Although some of them are highly capable servers that can be used directly, it is recommended to use Nginx in front for the reasons mentioned above (e.g. higher performance). Similarly, development servers that are usually shipped with web application frameworks are not recommended to be used in production due to their lack of functionality - with a few exceptions, of course!

Some Popular Python WSGI web servers are:

  • CherryPy

  • Gunicorn

  • uWSGI

  • waitress

CherryPy’s Application (HTTP) Server In Brief

CherryPy’s pure Python web server is a compact solution which comes with the namesake framework. Defined by the [CherryPy] project as a “high-speed, production ready, thread pooled, generic HTTP server,” it is a modularized component which can be used to serve any Python WSGI web application.

CherryPy Web Server’s Highlights:

  • A very compact and simple to use pure-Python solution

  • Easy to configure, easy to use

  • Thread-pooled and fast

  • Allows scaling

  • Supports SSL


The following is an extract from the above mentioned DigitalOcean Python Server Comparison article.

Despite its very confusing naming conventions, uWSGI itself is a vast project with many components, aiming to provide a full software stack for building hosting services. One of these components, the uWSGI server, runs Python WSGI applications. It is capable of using various protocols, including its own uwsgi wire protocol, which is quasi-identical to SCGI. In order to fulfil the understandable demand to use stand-alone HTTP servers in front of application servers, NGINX and Cherokee web servers are modularized to support uWSGI’s [own] best performing uwsgi protocol to have direct control over its processes.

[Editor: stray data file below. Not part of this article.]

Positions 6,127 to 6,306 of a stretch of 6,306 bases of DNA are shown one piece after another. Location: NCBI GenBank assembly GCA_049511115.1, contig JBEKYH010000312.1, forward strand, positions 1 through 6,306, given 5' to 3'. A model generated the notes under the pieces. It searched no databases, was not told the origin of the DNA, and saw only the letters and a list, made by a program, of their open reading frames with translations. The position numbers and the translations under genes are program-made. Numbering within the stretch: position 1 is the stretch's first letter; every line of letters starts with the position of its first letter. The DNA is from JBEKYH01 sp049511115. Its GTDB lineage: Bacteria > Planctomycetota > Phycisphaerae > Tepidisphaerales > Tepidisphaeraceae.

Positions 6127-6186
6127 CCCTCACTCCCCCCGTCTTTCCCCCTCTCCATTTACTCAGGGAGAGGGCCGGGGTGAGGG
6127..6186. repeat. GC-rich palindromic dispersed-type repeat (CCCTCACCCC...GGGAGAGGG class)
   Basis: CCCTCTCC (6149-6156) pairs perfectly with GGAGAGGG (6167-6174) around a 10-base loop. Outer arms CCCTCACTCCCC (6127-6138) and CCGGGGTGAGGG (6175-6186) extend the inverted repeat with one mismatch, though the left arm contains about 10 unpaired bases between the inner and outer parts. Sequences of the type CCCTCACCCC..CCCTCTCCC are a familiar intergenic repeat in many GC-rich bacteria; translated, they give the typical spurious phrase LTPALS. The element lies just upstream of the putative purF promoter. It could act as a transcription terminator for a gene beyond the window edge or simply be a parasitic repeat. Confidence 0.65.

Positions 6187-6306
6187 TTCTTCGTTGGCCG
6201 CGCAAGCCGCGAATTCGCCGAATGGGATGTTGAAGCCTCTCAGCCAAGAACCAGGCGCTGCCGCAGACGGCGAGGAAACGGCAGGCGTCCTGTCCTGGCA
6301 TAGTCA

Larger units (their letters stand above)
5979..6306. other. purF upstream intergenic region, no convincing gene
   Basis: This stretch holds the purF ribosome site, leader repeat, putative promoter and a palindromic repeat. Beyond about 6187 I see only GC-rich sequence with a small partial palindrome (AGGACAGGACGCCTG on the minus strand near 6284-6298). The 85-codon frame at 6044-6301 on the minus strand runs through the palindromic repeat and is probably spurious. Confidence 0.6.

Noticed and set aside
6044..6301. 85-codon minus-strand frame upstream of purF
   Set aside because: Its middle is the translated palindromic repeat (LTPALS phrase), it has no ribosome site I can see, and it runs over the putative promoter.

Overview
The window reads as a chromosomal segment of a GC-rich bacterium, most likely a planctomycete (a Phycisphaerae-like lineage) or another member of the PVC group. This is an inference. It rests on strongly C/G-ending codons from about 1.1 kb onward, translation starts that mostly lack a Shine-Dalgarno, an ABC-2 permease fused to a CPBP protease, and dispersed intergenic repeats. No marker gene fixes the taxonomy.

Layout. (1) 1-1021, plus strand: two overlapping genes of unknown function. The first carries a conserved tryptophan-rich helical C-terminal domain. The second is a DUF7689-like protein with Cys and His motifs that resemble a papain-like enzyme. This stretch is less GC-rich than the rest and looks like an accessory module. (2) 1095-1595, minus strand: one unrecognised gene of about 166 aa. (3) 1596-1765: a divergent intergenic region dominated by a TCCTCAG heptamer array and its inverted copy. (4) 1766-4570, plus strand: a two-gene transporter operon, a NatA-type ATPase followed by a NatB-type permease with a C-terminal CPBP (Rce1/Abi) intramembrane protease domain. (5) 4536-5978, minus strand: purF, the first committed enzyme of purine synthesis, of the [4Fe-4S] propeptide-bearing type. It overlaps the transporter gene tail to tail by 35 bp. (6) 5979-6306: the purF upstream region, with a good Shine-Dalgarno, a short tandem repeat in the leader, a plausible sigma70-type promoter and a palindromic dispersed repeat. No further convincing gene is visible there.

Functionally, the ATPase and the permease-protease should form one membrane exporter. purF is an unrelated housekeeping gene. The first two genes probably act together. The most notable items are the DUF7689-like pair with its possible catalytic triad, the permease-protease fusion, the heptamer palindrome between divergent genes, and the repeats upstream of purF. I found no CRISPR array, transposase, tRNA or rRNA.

uWSGI Highlights

  • uWSGI comes with a WSGI adapter and it fully supports Python applications running on WSGI.

  • It links with libpython. It loads the application code on startup and acts like a Python interpreter. It parses the incoming requests and invokes the Python callable.

  • It comes with direct support for popular NGINX web server (along with Cherokee* and lighttpd).

  • It is written in C.

  • Its various components can do much more than running an application, which might be handy for expansion.

  • Currently (as of late 2013), it is actively developed and has fast release cycles.